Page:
Wendy Sinclair-Gieben – Scotland’s Chief Inspector of Prisons – has sent a proposal to the Scottish Government on removing children from prison custody in Scotland.
We completely agree with her – prison is never appropriate for children. Its recommendations need to be implemented urgently.
Scotland must do better. We must treat children in the justice system first and foremost as children. Instead, we criminalize children at 12, imprison them at 16, painting a grim picture of our commitment to children’s rights. This is particularly worrying with the delays in incorporating the United Nations Convention on the Rights of the Child (UNCRC).
How many children are detained in prison?
Last week, 14 children were in prison in Scotland. Ten were awaiting trial, three were convicted and one was awaiting trial. People imagine that only children have committed serious crimes in prison. But we have recently heard of children imprisoned for lack of safe beds, because they were homeless or because they failed to appear as witnesses in a criminal trial.
It is wrong and it is a violation of their human rights.
Every child in the justice system has the right to be treated with humanity, dignity and in a way that takes into account their age, views and best interests. Often these children have traumatic childhood experiences – they need help, but they say the system shames them, punishes them, or writes them off.
We need to stop using the criminal law to address harmful, upsetting or traumatized behaviors of children.
What is the alternative to prison?
Removing a child’s liberty should only ever be done as a last resort, for the shortest time possible and should always be done in an age-appropriate facility.
Instead of prison, children should be placed in a secure alternative care environment if necessary to ensure their safety or the safety of others. This protects the public while meeting the needs of a vulnerable child and providing care, rehabilitation and recovery, rather than mere punishment.
In the rare situation where a child under the age of 18 has been sentenced to a long term for committing a serious crime, they must first be placed in a secure care facility, before completing their custodial sentence as as an adult in prison.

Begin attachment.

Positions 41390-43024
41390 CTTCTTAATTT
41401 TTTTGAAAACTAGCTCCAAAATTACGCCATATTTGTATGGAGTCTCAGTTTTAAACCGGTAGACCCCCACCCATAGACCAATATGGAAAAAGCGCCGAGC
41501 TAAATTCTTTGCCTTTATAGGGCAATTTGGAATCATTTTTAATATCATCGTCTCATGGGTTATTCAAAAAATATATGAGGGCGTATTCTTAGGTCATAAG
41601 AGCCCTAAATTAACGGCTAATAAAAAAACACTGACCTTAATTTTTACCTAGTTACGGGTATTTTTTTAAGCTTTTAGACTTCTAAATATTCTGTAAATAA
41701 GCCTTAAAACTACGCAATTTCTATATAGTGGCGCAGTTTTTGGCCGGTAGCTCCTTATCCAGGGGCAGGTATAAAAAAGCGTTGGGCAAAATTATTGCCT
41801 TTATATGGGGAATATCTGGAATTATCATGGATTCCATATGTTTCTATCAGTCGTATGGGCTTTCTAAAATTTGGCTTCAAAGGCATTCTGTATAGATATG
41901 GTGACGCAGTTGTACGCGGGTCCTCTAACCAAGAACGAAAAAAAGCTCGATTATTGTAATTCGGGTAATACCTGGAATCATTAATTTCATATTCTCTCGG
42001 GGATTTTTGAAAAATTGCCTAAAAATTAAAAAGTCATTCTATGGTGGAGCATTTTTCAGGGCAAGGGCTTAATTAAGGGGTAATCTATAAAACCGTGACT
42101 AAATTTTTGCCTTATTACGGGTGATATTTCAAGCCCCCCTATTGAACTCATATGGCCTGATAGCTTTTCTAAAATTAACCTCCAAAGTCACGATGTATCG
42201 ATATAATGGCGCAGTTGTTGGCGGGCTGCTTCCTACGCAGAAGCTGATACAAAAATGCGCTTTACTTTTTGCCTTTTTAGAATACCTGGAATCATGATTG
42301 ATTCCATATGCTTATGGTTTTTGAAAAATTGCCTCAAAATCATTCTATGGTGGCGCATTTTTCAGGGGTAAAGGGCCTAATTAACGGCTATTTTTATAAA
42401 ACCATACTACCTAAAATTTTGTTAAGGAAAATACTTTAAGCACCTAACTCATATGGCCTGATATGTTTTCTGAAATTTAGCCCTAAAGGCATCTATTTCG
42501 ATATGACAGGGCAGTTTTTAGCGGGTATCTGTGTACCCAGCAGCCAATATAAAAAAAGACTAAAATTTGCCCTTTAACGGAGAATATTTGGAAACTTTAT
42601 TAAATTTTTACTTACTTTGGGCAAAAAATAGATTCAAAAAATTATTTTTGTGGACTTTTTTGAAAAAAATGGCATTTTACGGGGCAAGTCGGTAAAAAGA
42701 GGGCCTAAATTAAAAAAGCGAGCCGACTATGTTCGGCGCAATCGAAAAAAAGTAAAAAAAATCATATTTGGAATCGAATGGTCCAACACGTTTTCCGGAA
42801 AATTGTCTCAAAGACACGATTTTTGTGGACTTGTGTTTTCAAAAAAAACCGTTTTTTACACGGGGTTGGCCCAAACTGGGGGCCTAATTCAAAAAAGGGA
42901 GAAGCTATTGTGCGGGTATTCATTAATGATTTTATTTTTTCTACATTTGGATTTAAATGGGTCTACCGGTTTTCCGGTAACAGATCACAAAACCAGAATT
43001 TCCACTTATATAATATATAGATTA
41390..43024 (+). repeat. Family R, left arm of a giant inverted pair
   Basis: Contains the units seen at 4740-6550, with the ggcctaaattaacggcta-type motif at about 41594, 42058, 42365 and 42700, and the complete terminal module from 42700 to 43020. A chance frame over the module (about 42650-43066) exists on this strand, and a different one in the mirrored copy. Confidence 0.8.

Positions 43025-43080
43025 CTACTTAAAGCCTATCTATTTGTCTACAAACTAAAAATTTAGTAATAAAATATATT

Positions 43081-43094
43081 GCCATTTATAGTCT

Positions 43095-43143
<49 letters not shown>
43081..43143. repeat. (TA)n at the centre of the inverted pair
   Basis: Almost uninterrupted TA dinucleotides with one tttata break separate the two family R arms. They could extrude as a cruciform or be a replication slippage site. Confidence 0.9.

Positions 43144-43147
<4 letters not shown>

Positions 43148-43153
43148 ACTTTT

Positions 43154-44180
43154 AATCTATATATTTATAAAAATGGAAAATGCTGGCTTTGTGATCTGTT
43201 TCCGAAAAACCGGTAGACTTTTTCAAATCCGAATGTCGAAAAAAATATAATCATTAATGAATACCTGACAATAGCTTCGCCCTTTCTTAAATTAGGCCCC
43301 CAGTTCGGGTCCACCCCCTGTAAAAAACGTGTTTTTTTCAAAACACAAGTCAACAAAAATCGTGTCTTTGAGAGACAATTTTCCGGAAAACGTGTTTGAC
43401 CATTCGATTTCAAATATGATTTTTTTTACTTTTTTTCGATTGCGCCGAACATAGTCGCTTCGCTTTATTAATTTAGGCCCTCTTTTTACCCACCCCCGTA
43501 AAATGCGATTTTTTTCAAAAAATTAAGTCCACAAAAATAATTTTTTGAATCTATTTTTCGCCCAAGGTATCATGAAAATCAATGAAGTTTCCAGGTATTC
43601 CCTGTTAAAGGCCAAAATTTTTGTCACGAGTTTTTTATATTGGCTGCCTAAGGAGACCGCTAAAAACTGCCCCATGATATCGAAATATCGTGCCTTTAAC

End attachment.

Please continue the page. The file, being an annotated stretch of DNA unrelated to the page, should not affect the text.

What is the impact of prison on children?
Even short periods of child detention can have profound and lasting consequences, particularly on a child’s emotional and social development.
Over the past ten years, children and young people have tragically committed suicide in prison.
The findings presented by HMIPS in the expert review of the provision of mental health services in HMP YOI Polmont were a chilling reminder of the increased risk of detention of children in prisons: “What has become clear. .. is that being traumatized, being young, being in pre-trial detention and being in the first three months of detention increases the risk of suicide.
A recent survey of 16 and 17 year olds in Polmont found that 83% had been strip searched and 42% had been isolated for punishment. This violates their right to be protected against torture or cruel, inhuman or degrading treatment. I met some of the children as part of the HMIPS inspection in 2019 and again last year during the pre-inspection survey, and heard directly from them about their lives before the prison and their experiences in prison.
What should happen now?
The Scottish government says children will no longer be held in prison by 2024. It’s too long to wait. Hundreds of children will be affected by then.
Some children can pay for the lack of urgency with their lives.
Scotland’s Chief Inspector of Prisons showed the Scottish Government what needed to be done and that it could be done.
We need immediate action.